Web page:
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Secondary prevention of Alzheimer's dementia: neuroimaging contributions

Research output: Contribution to journalReview articlepeer-review

  • Mara Ten Kate
  • Silvia Ingala
  • Adam J Schwarz
  • Nick C Fox
  • Gaël Chételat
  • Bart N M van Berckel
  • Michael Ewers
  • Christopher Foley
  • Juan Domingo Gispert
  • Derek Hill
  • Michael C Irizarry
  • Adriaan A Lammertsma
  • José Luis Molinuevo
  • Philip Scheltens
  • Mark E Schmidt
  • Pieter Jelle Visser
  • Sven Haller
  • Frederik Barkhof

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Original languageEnglish
Pages (from-to)112
JournalAlzheimer's research & therapy
Issue number1
Publication statusPublished - 30 Oct 2018


BACKGROUND: In Alzheimer's disease (AD), pathological changes may arise up to 20 years before the onset of dementia. This pre-dementia window provides a unique opportunity for secondary prevention. However, exposing non-demented subjects to putative therapies requires reliable biomarkers for subject selection, stratification, and monitoring of treatment. Neuroimaging allows the detection of early pathological changes, and longitudinal imaging can assess the effect of interventions on markers of molecular pathology and rates of neurodegeneration. This is of particular importance in pre-dementia AD trials, where clinical outcomes have a limited ability to detect treatment effects within the typical time frame of a clinical trial. We review available evidence for the use of neuroimaging in clinical trials in pre-dementia AD. We appraise currently available imaging markers for subject selection, stratification, outcome measures, and safety in the context of such populations.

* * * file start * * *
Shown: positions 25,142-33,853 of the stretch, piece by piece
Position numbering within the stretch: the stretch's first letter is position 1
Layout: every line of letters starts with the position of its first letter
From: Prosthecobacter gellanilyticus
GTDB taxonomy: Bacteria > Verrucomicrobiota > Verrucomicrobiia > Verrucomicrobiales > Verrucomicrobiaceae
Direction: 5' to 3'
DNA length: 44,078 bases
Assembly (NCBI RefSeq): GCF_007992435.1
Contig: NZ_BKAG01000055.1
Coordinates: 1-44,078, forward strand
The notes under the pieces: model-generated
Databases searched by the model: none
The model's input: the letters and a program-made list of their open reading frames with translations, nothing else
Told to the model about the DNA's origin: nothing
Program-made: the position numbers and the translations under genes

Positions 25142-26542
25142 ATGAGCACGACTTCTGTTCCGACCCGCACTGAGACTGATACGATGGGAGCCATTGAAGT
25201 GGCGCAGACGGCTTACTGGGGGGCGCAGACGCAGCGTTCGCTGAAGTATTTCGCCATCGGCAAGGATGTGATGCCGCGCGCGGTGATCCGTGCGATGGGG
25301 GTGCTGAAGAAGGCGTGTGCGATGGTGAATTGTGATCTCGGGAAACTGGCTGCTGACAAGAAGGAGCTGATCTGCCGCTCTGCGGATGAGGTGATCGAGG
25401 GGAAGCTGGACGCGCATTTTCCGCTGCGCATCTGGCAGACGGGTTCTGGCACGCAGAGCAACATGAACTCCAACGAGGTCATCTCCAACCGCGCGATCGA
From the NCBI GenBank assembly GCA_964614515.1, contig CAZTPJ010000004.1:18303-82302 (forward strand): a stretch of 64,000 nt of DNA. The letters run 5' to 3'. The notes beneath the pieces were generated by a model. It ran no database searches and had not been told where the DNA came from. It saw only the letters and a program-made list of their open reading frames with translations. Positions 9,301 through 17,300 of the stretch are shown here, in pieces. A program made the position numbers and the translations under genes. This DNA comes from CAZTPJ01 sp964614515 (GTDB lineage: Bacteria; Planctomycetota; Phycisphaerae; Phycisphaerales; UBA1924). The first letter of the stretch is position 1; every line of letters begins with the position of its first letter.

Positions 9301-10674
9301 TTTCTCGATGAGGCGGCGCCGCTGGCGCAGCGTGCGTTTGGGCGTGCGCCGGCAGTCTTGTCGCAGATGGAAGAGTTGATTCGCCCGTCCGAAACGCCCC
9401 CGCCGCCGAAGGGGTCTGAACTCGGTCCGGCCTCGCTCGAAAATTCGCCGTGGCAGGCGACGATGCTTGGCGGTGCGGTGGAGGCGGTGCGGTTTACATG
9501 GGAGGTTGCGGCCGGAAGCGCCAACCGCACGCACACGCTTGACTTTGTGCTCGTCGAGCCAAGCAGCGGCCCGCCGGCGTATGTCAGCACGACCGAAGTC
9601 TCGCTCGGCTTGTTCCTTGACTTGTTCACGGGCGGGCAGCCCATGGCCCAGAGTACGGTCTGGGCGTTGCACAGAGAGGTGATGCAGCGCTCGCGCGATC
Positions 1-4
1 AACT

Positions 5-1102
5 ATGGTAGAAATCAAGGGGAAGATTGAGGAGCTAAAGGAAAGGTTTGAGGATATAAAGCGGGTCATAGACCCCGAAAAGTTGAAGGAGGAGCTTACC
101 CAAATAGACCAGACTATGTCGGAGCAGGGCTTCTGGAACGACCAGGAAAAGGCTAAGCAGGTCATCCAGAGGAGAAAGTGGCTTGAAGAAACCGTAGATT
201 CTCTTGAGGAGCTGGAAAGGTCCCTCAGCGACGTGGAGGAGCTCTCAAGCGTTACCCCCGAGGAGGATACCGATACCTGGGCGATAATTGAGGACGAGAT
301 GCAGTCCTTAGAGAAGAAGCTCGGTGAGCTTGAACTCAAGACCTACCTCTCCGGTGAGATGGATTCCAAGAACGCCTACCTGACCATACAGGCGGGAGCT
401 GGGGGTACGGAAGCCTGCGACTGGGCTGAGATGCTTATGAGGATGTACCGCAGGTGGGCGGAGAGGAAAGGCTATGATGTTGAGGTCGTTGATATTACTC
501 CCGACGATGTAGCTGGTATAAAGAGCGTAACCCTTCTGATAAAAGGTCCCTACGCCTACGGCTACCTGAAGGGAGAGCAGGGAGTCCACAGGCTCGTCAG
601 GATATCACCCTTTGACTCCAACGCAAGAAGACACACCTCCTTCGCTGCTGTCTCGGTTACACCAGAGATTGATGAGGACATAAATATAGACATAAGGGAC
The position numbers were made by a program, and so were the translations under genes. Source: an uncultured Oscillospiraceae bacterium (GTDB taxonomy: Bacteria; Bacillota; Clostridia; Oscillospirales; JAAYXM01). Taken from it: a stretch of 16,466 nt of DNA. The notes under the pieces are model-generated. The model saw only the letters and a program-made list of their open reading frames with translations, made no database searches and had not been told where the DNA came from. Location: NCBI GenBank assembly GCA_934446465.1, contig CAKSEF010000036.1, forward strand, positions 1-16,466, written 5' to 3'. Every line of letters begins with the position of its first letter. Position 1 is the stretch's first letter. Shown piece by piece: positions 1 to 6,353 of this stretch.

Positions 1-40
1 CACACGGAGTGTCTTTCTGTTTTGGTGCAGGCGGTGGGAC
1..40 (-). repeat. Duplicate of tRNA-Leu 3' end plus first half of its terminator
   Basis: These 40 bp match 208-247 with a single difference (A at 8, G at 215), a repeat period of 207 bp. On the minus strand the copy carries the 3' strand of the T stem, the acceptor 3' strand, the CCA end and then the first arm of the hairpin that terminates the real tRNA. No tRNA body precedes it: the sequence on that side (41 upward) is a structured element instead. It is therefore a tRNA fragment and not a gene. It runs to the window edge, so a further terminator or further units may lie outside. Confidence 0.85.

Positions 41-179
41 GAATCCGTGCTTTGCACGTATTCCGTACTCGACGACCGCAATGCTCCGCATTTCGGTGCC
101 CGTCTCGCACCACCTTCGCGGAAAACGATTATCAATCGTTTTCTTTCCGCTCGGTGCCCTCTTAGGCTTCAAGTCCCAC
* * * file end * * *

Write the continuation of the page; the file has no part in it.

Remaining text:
MAIN BODY: Amyloid positron emission tomography (PET) is a validated in-vivo marker of fibrillar amyloid plaques. It is appropriate for inclusion in trials targeting the amyloid pathway, as well as to monitor treatment target engagement. Amyloid PET, however, has limited ability to stage the disease and does not perform well as a prognostic marker within the time frame of a pre-dementia AD trial. Structural magnetic resonance imaging (MRI), providing markers of neurodegeneration, can improve the identification of subjects at risk of imminent decline and hence play a role in subject inclusion. Atrophy rates (either hippocampal or whole brain), which can be reliably derived from structural MRI, are useful in tracking disease progression and have the potential to serve as outcome measures. MRI can also be used to assess comorbid vascular pathology and define homogeneous groups for inclusion or for subject stratification. Finally, MRI also plays an important role in trial safety monitoring, particularly the identification of amyloid-related imaging abnormalities (ARIA). Tau PET to measure neurofibrillary tangle burden is currently under development. Evidence to support the use of advanced MRI markers such as resting-state functional MRI, arterial spin labelling, and diffusion tensor imaging in pre-dementia AD is preliminary and requires further validation.

CONCLUSION: We propose a strategy for longitudinal imaging to track early signs of AD including quantitative amyloid PET and yearly multiparametric MRI.

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